Since October, a 12 mile stretch of pavement along the Katy Freeway from Highway-6 to the loop was a traffic god-send to HOV users with 2-or more persons in a vehicle. They got to share the exclusive lane with Metro buses. That all changes this Saturday when HOV, mass transit and tollway traffic will merge in a single roadway. LaWanda House with the Harris County Tollroad Authority says the Katy Managed Lanes provide a new transportation option for drivers.
“Unlike the lane that was there — the reversible HOV lane — this roadway is now four lanes in the middle, two in each direction so, instead of having HOV hours in one direction, drivers now have HOV hours in both directions. And so, instead of having that one reversible lane, you now have two lanes in each direction.”
Hernandez: “So, for the convenience of getting from point-A to point-B, in less time, less stress—what’s it gonna cost?”
Howse: “It’s all electronic, so if you want to use it as a toll user, you must have an EZ tag on your vehicle. The price to use the lanes could range, from, depending on the time of day, 30-cents to $1.60 per tolling location.”
It is a new look for the Katy, notorious for traffic grid-lock at any hour of the day.
“Anyone who’s lived in Houston for many years knows that the Katy was always the freeway looked upon as something you want to avoid at all cost.”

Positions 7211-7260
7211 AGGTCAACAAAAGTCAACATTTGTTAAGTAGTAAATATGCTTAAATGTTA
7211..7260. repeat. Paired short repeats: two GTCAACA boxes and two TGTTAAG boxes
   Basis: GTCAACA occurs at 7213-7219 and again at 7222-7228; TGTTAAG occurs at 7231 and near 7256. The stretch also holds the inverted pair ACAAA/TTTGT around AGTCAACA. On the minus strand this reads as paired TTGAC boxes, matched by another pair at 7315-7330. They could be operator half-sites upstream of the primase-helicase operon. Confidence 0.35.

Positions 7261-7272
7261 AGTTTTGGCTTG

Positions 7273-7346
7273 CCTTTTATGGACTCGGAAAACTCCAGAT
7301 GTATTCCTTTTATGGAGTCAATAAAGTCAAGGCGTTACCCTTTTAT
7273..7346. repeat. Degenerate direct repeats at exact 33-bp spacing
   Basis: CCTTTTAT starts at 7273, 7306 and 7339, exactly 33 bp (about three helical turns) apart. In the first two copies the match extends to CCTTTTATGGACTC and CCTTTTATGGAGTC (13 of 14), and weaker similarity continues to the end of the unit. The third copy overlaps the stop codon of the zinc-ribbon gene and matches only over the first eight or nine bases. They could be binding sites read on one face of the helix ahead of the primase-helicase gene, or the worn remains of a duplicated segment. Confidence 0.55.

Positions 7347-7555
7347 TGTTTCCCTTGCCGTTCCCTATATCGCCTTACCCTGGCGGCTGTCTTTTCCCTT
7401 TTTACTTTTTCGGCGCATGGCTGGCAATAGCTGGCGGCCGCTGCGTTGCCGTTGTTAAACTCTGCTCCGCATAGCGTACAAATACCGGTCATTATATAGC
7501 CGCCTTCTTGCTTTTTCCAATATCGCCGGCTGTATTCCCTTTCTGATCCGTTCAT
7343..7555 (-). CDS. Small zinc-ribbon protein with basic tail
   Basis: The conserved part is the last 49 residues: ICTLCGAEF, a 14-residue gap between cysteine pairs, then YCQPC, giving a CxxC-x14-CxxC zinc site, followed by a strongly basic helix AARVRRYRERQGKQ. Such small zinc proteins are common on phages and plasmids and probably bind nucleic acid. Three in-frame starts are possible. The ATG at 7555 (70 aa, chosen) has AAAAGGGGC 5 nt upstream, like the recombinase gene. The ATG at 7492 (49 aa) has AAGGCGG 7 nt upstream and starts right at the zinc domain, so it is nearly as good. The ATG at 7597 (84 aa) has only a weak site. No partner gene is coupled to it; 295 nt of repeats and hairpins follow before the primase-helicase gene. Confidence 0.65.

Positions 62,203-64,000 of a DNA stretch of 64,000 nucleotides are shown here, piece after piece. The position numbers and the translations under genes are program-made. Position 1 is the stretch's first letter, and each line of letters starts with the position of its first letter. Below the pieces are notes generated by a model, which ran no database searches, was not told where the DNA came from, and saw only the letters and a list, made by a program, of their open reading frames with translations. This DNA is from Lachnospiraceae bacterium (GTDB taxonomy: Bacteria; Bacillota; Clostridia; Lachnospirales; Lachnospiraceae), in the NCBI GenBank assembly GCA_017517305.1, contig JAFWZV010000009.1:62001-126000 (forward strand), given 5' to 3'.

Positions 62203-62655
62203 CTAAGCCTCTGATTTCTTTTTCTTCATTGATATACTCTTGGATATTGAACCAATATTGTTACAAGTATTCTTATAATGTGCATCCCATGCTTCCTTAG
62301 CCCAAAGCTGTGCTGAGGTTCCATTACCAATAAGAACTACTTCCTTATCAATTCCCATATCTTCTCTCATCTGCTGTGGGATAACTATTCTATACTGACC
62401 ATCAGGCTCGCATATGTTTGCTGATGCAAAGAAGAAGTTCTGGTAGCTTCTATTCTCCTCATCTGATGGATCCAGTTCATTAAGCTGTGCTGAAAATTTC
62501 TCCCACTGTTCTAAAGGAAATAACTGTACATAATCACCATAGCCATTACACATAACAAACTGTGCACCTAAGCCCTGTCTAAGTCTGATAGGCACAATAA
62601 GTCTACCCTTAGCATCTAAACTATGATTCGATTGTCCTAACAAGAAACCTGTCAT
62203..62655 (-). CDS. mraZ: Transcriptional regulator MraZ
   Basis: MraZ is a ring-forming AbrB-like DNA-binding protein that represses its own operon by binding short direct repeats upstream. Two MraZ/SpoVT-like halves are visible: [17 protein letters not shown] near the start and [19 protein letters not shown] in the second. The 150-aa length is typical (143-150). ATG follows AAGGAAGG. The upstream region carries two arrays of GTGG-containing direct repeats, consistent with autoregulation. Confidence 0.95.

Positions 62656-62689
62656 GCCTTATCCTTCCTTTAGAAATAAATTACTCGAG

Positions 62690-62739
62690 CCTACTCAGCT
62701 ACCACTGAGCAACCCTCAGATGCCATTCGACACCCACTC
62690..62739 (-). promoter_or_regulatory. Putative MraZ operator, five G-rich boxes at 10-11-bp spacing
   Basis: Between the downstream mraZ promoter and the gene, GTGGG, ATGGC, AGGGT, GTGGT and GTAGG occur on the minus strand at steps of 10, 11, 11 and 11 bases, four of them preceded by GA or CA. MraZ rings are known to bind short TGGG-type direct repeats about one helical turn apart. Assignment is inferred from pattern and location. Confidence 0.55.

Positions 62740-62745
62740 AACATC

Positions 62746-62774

Peter Key is deputy director of the Harris County Toll Road Authority. He says the opening of the new lanes was the result of over 10-years of a vision planners had for the Katy Freeway.
“In the last year, our agency has been crafting what people are gonna start experiencing on the 18th of April, which is allowing all these features: mass transit, HOV vehicles, and toll-paying customers into a single roadway.”
Hernandez: “How much will that impact the traffic?”
Key: “We think it will be significant if, for nothing else, then people will simply have a new option out there during their commutes, something that hasn’t existed before in the Houston area.”
Seven other cities in the country use managed lanes, but Houston is the first in Texas. Toll road officials think it will take drivers about two weeks to become familiar with the Katy Managed Lanes. Key says it is just one creative way to maximize capacity on a freeway.
“In the off hours, people recognize that our freeways around town run fairly well, but during commuting hours, when everyone wants to be on the roadway, there is limited capacity, and the managed lanes is one way to make use of what capacity is there.”
He adds dynamic pricing during commuting hours should address capacity issues for a while. More information can be found at www.katymanagedlanes.org.
Pat Hernandez, KUHF…Houston Public Radio News.